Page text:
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Things You Never Thought Possible

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Today’s Bible reading: Leviticus 11-12:8; Mark 5:21-43; Psalm 38:1-22; Proverbs 10:8-9

Clean and unclean animals are written into the law in Leviticus 11 today. Note that these were not new laws. Noah brought both clean and unclean animals onto the ark. God here is only codifying the law so the people will have a reference to go by.

Note that animals and sea life were identified as clean or unclean based on their appearance. But birds were identified by name. The birds that were considered unclean were mainly predators or scavengers. They would have more of a likelihood of carrying a disease.

The laws regarding disposal of animals were for hygienic purposes. There was no understanding of germs back then so God is giving instructions to the people to keep them healthy. We now know, for example, that the Black Death was caused by poor hygiene. But because Jews followed the hygienic procedures outlined in Leviticus, they were largely spared during this time. This lead to the Jewish population being persecuted, including being burned alive, as it was thought that, since they didn’t suffer the same mortality rate as others, they had started the epidemic. Evidence shows that the plague started in Asia and worked its way west to Europe where it was especially harsh due to the existence of crowded cities.

In Mark 5 a Jewish synagogue leader, Jairus, comes to Jesus to ask Him to heal his dying daughter. While other Jewish religious leaders were plotting to kill Jesus, Jairus puts his faith in Jesus. He evidently did not think that Jesus was empowered by Satan as the Pharisees did. While Jairus has faith, he doesn’t have complete faith or understanding as he believes Jesus must come to his home and touch his daughter for her to be healed. We know from other passages that Jesus does not need to be present to heal someone. Yet, Jesus goes to Jairus’s house. God doesn’t require full understanding or complete faith to answer our prayers. God can do amazing things with just a little faith.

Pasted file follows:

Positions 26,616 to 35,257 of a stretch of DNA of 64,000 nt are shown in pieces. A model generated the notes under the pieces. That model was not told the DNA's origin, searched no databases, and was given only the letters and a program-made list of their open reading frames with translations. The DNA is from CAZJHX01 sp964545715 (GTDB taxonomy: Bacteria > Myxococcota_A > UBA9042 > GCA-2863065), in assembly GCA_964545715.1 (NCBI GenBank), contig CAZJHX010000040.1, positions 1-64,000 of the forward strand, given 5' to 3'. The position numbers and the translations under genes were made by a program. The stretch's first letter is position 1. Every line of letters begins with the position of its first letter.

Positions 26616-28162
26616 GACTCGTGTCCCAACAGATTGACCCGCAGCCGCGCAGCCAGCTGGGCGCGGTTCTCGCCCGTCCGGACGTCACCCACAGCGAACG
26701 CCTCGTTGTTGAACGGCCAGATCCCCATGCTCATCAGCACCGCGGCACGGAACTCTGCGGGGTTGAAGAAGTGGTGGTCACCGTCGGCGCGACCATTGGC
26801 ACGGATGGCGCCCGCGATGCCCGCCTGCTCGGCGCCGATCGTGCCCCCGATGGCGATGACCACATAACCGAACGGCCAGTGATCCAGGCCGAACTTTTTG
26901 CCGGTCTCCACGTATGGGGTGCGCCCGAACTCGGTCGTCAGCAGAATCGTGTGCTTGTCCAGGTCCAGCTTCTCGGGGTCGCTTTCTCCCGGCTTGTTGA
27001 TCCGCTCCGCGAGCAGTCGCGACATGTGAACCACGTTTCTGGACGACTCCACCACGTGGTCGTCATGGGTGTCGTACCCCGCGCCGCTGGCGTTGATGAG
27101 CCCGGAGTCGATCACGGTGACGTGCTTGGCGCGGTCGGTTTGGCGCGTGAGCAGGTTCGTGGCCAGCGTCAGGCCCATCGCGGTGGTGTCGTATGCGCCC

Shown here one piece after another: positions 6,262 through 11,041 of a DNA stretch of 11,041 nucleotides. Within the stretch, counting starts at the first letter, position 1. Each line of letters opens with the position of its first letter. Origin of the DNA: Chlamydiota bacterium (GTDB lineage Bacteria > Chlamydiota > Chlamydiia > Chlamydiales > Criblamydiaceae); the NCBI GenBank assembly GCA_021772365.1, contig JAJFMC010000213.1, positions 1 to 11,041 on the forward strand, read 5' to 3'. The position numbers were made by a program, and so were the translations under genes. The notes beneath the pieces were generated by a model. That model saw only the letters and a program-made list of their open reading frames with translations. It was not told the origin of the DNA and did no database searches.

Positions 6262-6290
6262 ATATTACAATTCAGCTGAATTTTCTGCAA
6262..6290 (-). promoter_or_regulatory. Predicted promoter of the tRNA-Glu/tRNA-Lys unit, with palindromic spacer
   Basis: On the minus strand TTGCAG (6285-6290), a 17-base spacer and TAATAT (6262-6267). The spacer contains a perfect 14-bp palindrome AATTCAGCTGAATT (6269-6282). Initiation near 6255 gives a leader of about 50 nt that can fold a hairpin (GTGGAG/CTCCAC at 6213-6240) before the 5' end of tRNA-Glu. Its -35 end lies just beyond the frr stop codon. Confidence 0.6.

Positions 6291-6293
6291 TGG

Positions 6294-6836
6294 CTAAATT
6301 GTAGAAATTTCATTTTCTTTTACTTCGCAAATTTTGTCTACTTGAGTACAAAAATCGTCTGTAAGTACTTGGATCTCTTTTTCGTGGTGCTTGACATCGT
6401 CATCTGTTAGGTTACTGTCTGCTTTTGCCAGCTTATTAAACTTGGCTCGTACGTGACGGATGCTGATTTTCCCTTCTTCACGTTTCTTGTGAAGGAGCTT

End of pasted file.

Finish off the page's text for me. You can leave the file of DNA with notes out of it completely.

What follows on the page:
On the way to Jairus’ home Jesus passes through a mob of people including a woman who has been suffering for 12 years. No doctors could cure her. Due to her condition she was not clean and had to live apart from the rest of society. This must have been as bad, if not worse, than the condition itself. She was probably very lonely, not to mention poor. She, too, had faith that Jesus could heal her. But since she was not supposed to be in a crowd of people she attempts to get healed in secret. She doesn’t ask Jesus face-to-face as Jairus did but simply touches Jesus’s garment. When she does so she is not only healed, but she can actually feel in her body that she has been healed.

In Mark 5:30 Jesus asks the question “Who touched my robe?”. Those who don’t believe Jesus was God point to this verse as “proof” that Jesus wasn’t God. Jesus was not asking this because He didn’t know. Of course He knew. If you are a parent you know about this type of question first-hand. Have you ever caught your child doing something he wasn’t supposed to and asked “What are you doing?”. Do you not know what he is doing? Of course you do — you’re looking right at him. You don’t ask because you don’t know. You ask because you do know and you want him to know that you know. Jesus asked this question aloud, so the crowd could be taught a lesson.